Budget Crunch at IAEA = Scary

The International Atomic Energy Agency’s Board of Governors met two weeks ago for budget negotiations, but could not agree to a funding increase for the agency. To make matters worse, donors have not yet delivered over $35 million dollars in promised contributions. That may not seem like a tremendous amount, but the IAEA’s total budget is only $379 million.

In a rare move, IAEA Director Mohammed elBaredei appealed directly to the Board of Governors, which is composed of thirty-five IAEA member states, to urge them to consider the consequences of an IAEA budget that provides for zero-growth. A summary of his remarks (which were only made public last week) is below the jump — and is well worth reading in full.

elBaredei’s plea makes me wonder if we are living on borrowed time. Accidents are bound to happen, particularly as more and more countries seek nuclear power as an alternative to fossil fuel. But, as he points out, the agency’s ability to respond to a Chernobyl style incident is severely diminished by an overstretched budget. Also, some of the important verification work the agency does in places like North Korea and Iran may be called into question by the ageing environmental sampling technology the agency is forced to use. elBaredei even says that the IAEA must outsource some of its lab work, calling into question the whole principal of neutrality that gives the IAEA its credibility.

The board has until September to finalize the budget, so there is a chance that they may reconsider. The alternative — an IAEA without the resources to counter, say, nuclear smuggling — is truly frightening.
Thank you Mr. Chairman.

I do not usually get engaged directly in the discussion of the budget. I would like, however, to share some concerns with you. Needless to say, I am distressed that it has not been possible to reach agreement. This does not augur well for the Agency, in terms of either our function or our credibility.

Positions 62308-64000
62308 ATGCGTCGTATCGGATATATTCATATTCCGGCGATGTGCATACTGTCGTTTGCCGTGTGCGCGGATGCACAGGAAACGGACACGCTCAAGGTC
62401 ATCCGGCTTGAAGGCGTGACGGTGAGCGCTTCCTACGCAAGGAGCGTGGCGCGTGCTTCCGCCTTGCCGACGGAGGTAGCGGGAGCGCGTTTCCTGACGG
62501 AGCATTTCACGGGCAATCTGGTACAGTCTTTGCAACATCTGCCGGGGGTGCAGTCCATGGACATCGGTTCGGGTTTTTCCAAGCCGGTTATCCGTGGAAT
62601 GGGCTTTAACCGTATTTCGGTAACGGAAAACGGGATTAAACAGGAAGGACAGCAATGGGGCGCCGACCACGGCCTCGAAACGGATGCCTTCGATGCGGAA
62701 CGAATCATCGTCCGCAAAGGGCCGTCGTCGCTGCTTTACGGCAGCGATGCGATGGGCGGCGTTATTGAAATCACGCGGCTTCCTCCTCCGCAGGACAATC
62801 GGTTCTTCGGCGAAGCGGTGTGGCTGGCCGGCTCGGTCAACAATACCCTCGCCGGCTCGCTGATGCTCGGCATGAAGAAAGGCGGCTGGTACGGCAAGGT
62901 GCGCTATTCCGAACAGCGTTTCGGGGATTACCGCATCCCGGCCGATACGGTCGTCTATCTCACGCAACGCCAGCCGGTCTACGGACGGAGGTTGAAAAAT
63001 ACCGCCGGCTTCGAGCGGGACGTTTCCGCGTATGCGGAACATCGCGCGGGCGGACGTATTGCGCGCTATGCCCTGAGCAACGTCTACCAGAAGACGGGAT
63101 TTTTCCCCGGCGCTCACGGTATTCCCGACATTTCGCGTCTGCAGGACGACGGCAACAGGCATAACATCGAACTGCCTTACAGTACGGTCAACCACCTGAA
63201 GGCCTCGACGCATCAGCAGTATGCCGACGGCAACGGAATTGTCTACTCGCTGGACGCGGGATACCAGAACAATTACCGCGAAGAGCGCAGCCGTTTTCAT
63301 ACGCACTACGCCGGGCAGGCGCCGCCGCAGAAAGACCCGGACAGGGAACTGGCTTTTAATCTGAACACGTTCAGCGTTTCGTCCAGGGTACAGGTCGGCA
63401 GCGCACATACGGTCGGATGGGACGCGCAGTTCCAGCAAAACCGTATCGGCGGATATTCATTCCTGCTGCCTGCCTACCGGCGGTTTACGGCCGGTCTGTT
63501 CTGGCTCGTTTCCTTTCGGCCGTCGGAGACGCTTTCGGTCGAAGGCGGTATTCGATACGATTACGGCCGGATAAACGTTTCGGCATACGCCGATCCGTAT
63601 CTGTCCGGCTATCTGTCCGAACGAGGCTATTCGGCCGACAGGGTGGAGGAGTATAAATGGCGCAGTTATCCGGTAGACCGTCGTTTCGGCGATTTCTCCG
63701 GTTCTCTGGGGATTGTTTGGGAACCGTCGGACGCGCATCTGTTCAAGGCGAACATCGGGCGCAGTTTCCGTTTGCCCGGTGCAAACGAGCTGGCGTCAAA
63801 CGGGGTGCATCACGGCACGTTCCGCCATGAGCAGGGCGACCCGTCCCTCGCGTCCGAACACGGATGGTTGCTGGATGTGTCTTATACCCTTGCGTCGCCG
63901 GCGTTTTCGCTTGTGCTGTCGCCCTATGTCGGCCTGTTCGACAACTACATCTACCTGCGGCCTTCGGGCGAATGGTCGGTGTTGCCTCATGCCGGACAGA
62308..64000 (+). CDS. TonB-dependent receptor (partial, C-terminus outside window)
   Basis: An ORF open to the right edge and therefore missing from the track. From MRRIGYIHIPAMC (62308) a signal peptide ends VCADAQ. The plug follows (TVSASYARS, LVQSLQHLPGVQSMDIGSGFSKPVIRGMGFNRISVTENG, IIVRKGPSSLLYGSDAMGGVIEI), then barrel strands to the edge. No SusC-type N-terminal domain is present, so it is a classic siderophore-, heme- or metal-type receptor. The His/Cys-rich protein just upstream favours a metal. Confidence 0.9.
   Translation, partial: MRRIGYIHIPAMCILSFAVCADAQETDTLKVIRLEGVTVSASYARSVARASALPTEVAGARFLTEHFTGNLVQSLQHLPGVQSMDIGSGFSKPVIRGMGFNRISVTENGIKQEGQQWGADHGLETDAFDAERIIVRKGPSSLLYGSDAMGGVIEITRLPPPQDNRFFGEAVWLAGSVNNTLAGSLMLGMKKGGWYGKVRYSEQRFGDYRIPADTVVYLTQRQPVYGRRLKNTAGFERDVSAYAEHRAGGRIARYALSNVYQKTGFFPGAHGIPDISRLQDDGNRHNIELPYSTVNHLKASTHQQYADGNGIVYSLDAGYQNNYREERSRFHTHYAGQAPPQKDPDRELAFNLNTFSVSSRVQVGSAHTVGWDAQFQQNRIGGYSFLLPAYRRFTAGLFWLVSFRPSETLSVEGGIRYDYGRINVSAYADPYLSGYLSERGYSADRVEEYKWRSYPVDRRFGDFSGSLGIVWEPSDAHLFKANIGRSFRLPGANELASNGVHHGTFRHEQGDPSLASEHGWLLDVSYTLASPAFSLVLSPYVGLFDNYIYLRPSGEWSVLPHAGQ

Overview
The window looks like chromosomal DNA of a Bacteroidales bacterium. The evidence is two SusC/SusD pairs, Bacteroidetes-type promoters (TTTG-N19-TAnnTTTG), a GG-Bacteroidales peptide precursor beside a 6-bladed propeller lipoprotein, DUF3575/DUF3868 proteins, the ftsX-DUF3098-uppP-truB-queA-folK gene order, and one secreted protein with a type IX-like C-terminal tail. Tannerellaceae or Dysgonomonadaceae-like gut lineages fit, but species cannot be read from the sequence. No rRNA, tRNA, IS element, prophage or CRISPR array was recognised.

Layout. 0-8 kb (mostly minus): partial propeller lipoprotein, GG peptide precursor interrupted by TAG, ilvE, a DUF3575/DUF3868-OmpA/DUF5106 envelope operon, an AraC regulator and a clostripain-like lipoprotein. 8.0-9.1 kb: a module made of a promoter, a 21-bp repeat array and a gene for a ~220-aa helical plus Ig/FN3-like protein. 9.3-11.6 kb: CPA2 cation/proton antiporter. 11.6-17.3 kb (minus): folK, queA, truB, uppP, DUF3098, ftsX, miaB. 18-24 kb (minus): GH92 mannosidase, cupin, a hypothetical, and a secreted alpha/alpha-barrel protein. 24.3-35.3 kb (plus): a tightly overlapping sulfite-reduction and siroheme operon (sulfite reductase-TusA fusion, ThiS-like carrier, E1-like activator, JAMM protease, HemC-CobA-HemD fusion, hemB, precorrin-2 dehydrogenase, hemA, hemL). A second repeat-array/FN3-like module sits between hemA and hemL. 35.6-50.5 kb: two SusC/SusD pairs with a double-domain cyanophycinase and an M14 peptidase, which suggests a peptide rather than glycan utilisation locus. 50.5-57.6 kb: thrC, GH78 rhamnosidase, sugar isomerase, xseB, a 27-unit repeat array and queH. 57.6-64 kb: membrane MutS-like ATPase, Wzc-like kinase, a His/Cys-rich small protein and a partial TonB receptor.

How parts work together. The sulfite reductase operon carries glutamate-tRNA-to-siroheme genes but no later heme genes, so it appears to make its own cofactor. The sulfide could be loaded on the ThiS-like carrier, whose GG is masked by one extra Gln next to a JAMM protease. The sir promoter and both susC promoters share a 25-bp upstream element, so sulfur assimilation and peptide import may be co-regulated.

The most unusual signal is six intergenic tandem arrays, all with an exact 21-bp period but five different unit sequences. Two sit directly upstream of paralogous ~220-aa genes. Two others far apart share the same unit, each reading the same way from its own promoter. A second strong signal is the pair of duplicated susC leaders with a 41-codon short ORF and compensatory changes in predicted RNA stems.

The budget is essentially a political statement. The basic question is: What kind of Agency do you want to have? You can easily have a mediocre Agency. Or you can have an effective and efficient Agency capable of carrying out the functions assigned to it: functions that are crucial to development and security — indeed to survival.

There is no personal gratification involved in the way that my colleagues and I continue to advocate an increase in the budget. Not a single cent of the increase will go to the staff. We get the same remuneration whether we have a zero growth budget, a 5% increase or a 10% increase. But my colleagues and I cannot sit here and tell you that the Agency is able to fulfil its functions if in fact it cannot.

We can do only what you are able to finance. You could finance a less effective Agency and we will tell you what that would mean — less than credible verification assurance, less than the best safety advice, a less than perfect security function, and less than adequate development assistance.

The External Auditor gave us an absolutely clean bill of health. The high level panel of the former United Nations Secretary-General Annan singled out the Agency as “an extraordinary bargain”. The United States Office of Management and Budget, which regularly looks at broader aspects of the UN system from a US perspective, has singled out the Agency as providing 100% value for money. But with all this our ability to carry out our essential functions is being chipped away.

The safeguards function is being eroded over time. Today we cannot consistently do environmental sampling analysis ourselves due in part to the unreliability of an instrument that is 28 years old. We have to rely on a very small number of external laboratories. And this puts into question the whole independence of the Agency’s verification system. This is a reality.

In the case of safety, our Emergency Response Centre is far from being adequate for what we are supposed to do in fulfilment of the Notification and Assistance Conventions. If an accident were to happen tomorrow, we would be hard pressed to carry out core functions. This is a reality.